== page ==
Most of us have experience of illness whether it is a tooth abscess, cut hand, flu or something more serious. We have a reference point to illness and recovery.
We know with a cold, stomach virus or broken limb the likely course of the illness, recovery and outcome. We feel ill for a few days, take some medicine, take some time off work, miss a party, recover and never look back. If only having cancer was as simple. The differences between having cancer and other illnesses adds to the difficulties in recovering from it.
The first difference between cancer and other illnesses is that it is commonly the treatment which creates the symptoms of illness and not the illness itself which is a new concept to experience and is unsettling. How will you feel after chemo? No one can tell you, they can only provide a list of possible side effects which we each will experience differently. This unknown and uncertainty can create fear and anxiety. How will you feel following surgery for kidney cancer? Again no one can tell you and you have no previous experience from which to draw comfort.
A further difference is that treatment for cancer often spans weeks or more frequently months if not years. Not knowing an end point for an illness is distressing because we gain comfort and hope from the temporality of our illness. Scars or drug side effects can add to the difficulties in recovering from cancer because we can never quite leave cancer behind and return to our former lives.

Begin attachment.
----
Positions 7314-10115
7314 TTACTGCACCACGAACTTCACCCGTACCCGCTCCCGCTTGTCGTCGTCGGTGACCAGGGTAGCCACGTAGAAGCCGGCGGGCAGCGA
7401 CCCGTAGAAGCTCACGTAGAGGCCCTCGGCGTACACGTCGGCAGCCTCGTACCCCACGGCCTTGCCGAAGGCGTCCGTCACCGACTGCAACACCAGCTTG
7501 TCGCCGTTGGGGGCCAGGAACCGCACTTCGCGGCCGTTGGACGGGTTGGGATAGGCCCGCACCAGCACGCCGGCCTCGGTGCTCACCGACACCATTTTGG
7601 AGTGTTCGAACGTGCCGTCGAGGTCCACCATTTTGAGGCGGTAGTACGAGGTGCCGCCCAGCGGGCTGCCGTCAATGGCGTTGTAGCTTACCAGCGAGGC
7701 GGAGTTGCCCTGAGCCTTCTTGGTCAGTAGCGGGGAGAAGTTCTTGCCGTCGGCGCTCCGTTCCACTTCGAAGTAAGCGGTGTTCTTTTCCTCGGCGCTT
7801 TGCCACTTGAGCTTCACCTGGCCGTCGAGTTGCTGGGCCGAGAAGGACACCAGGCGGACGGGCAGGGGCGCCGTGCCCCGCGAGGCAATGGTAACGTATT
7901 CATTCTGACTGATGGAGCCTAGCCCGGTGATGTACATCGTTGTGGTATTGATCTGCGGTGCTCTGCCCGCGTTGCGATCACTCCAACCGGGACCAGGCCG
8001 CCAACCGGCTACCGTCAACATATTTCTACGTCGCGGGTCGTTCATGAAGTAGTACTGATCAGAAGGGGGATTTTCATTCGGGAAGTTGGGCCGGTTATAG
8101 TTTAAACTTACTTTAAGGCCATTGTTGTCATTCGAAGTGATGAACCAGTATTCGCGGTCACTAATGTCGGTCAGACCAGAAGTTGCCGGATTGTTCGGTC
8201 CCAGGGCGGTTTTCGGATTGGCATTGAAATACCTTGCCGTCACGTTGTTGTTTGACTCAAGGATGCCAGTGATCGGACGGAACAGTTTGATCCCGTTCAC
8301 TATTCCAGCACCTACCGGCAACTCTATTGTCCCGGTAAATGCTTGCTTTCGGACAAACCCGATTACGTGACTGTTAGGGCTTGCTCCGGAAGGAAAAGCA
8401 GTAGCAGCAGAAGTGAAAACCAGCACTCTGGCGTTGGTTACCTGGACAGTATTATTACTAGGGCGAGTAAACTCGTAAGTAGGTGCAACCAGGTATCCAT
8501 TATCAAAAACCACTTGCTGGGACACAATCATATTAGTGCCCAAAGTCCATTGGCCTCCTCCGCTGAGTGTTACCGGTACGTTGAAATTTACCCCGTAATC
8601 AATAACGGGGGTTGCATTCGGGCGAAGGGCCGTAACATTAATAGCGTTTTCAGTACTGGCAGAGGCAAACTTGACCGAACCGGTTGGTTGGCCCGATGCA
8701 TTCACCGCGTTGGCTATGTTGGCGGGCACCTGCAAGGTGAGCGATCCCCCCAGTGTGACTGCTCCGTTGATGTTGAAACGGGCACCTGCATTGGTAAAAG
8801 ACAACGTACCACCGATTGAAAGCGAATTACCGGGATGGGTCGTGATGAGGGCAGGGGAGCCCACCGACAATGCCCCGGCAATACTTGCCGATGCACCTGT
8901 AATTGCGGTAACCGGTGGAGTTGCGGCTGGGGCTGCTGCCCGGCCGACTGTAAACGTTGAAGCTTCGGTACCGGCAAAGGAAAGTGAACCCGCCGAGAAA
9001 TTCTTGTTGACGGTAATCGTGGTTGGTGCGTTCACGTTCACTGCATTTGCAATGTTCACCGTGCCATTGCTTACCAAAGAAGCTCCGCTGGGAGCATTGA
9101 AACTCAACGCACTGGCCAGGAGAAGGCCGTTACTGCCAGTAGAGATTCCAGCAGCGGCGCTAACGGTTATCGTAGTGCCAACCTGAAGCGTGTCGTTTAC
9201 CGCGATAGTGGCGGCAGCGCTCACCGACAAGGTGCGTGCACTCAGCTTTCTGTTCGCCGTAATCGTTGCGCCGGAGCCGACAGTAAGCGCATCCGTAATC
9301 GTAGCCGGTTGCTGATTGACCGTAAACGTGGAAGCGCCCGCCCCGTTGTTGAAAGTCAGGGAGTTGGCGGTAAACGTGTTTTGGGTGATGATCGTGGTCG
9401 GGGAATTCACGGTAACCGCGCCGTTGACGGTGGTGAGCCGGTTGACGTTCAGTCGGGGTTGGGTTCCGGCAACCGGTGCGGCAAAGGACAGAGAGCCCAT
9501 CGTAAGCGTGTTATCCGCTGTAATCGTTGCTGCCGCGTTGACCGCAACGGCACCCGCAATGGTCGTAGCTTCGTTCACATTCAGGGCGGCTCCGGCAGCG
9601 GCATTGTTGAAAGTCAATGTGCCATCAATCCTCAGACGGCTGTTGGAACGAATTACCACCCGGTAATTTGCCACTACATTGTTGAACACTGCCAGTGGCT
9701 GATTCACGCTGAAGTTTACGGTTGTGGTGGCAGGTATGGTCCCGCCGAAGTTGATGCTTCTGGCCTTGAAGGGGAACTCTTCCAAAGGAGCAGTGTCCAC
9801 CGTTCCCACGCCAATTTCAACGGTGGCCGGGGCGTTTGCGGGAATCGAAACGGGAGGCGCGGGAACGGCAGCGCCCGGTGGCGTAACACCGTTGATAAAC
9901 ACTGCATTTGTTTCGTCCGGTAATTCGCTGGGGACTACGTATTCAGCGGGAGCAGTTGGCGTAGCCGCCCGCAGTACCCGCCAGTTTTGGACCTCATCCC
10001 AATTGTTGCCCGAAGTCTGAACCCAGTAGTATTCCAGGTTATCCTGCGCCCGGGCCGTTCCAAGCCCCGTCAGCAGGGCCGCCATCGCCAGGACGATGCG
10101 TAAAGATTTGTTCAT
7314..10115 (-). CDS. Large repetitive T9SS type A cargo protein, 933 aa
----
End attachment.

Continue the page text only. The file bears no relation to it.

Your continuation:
The physical impact cancer has on day one may be very different to the impact it has in year one, five or even ten. The physical impact will also change as we move through the treatments. Chemo is very different to radiotherapy. Hormone therapy is very different to surgery. Each change requires an adjustment to our thinking as we work out how the change impacts on us. Again this adds to the difficulties in recovering from cancer because we are constantly having to assess and adapt to the impact it has on us.
Cancer not only has an impact on our physical health it also affects us emotionally too and the depth of these emotions is a further difference to other illnesses. Because health is mainly diagnosed, treated and measured in the medical model around our physical health our emotional health can have less of a focus and is a further reason why cancer is difficult to recover from. The emotional impact is often less obvious than the physical symptoms and it can be difficult to talk about this. Additionally, these emotions may be present for a long time after the initial treatment finishes with check-ups and anniversaries triggering these once more.
Cancer is like no other illness and it is not something we cannot recover quickly from because of the breadth and depth of the impact it has on us. Cancer does not fit with our previous experience of illness so we have few strategies to manage the impact and therefore aid our recovery.